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Vosper: Rumors of LBS death are greatly exaggerated, although the IBD business model is under increased strain

Published December 11, 2023

It's popular in some circles to forecast the death of the Local Bike Shop. Times are tough, they say. There is a huge surplus of inventory industry-wide, a lot of it on bike shop floors. In-store sales, according to data available from Circana (the organization formerly known as NPD), have shown month after month of all-time lows. Even the massive discounts currently in place are failing to motivate significant numbers of consumers to buy new bikes. And, because of all this, they say, we should be seeing bike shops failing at an unprecedented rate.

Be that as it may, in the immortal words of Howard Sutherland, founder of the Sutherland's Handbook For Bicycle Mechanics series, "One measurement is worth a thousand expert opinions." So, to find some measurements of the industry's retail businesses and whether they're failing, I turned to Christopher Georger of Georger Data Services, the guy who maintains the industry's most comprehensive list of bike shops.

Georger compiled a list of all U.S. bike shops carrying one or more of the approximately 60 bike brands his company tracks, as shown on those brands' dealer listings. (Excluded from the list were e-bike-only stores, which often show up on dealer lists if they've ever sold even just one of the brand's bikes.)

The results are striking.

As of Dec. 6, 2022, Georger's list showed 6,873 active bike shops operating in the U.S. A year later, on Dec. 7, 2023, the list showed 6,983 active shops. The difference of 110 more bike shops out of nearly 7,000 in total is not statistically significant (not quite 2%), Georger said.

The logic is compelling. Even if some unknown number of bike shops went out of business in the intervening year, they were replaced by an equal or possibly even greater number of new startups.

So much for the good news.

Twenty years of low to zero bike profits

The business model that's sustained the retail end of the industry for decades is simply no longer working, at least not for more and more marginal dealers.

Although individual bike shops may be surviving, the entire retail channel business methodology is under increasing stress.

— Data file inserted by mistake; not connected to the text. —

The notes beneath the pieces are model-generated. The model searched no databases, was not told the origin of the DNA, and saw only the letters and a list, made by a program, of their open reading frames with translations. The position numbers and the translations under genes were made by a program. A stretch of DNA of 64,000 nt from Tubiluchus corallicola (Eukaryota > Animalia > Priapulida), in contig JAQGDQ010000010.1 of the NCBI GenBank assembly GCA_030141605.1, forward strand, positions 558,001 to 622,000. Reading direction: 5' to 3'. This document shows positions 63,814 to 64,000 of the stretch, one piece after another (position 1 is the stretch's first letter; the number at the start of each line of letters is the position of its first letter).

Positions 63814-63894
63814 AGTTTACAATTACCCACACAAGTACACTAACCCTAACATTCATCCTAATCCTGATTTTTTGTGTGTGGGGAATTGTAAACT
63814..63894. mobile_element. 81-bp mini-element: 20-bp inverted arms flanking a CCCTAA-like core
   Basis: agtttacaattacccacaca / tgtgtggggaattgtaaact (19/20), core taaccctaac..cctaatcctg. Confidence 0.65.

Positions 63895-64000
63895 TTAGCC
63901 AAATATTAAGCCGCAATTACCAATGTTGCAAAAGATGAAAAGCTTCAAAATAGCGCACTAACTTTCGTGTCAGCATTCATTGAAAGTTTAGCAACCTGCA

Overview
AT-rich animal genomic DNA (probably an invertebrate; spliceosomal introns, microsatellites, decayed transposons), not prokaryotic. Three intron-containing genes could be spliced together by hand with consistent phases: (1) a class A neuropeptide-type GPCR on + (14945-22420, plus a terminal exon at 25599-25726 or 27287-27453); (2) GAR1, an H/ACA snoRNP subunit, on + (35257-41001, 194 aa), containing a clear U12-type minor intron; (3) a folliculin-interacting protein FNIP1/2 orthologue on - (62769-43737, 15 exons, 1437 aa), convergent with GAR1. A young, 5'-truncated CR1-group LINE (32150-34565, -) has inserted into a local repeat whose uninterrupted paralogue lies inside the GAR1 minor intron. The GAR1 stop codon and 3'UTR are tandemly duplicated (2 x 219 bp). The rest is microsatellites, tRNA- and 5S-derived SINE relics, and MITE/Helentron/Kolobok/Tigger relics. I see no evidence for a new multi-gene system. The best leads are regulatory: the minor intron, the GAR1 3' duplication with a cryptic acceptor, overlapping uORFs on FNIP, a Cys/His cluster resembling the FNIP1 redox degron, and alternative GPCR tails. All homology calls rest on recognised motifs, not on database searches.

In researching the IBD business model as it's currently implemented, I turned to my mentor and colleague, Jay Townley of Human Powered Solutions, for a review of the IBD profit centers.

"Prior to the pandemic, the NBDA's Cost Of Doing Business Surveys showed that the typical (median) bike shop in the United States did not make a net pre-tax profit on the sale of new bicycles," he told me. "This started after 2000 so it's been true for a couple of decades now. The factors were the cost of doing business and the realized gross margin on new bicycles. One went up, the other went down."

If dealers generally don't realize a net profit on bikes, how are their businesses staying afloat? Two other profit centers, Townley says, again according to the Cost Of Doing Business Surveys. These are equipment sales (sometimes also known as PA&R or Parts, Accessories and Rubber) and service. There are some other minor profit centers like apparel and used bike sales or rentals, but bikes, equipment, and service are the main three.

The IBD business strategy was 1) to hopefully break even on the sale of new bikes and 2) keep bringing customers back into the store with free tune-ups to purchase higher-margin equipment and service items, which would put the shop into the black.

Trouble is, the customers haven't been cooperating.

This is hardly a news flash, but increasingly since the turn of the millennium, consumers have been getting much of their equipment and apparel online, cutting the dealer (and the dealer's revenue stream) out of the transaction. And with the rise of high-quality consumer-direct bike tools and sophisticated how-to videos on YouTube and elsewhere, they've been doing more of their own service, too...even on e-bikes. So those two trends are cutting even further into the bike shops' bottom line.

Combine this triple-whammy loss of profitability with our currently bleak market conditions and it's no wonder at least some shops are going out of business. The business model that's sustained the retail end of the industry for decades is simply no longer working, at least not for more and more marginal dealers.

And, I'm sorry to say, that reality is not likely to change anytime soon.

Plenty of pain for everyone

The plain fact of the matter is that suppliers have whittled down their own pre-pandemic margins too, not just retailers'.

Retailers will be quick to say that the solution is to increase their margins on bikes (and equipment, too, for that matter) back to pre-2000 levels, raising suggested retail prices if necessary. But this just isn't part of the market reality.

Short-term, discounting of existing inventory has done almost nothing to stimulate consumer demand. And there are months, if not years, worth of increasingly dated inventory sitting in warehouses, with new models expected in just six or seven months. An increase in suggested retail pricing at this point would be disastrous.

Long-term, bike brands need to keep their prices at least within hailing distance of their D2C competitors to protect their share of market. And the plain fact of the matter is that suppliers have whittled down their own pre-pandemic margins too, not just retailers.' There's plenty of pain to go around for everyone.

I predict margins are going to stay low, and possibly go even lower, for the foreseeable future ... and this is true both for distributors and retailers. The only good news for the industry as a whole is that, for the time being anyway, there seems to be a steady stream of entrepreneurs waiting to take the place of businesses that fail.

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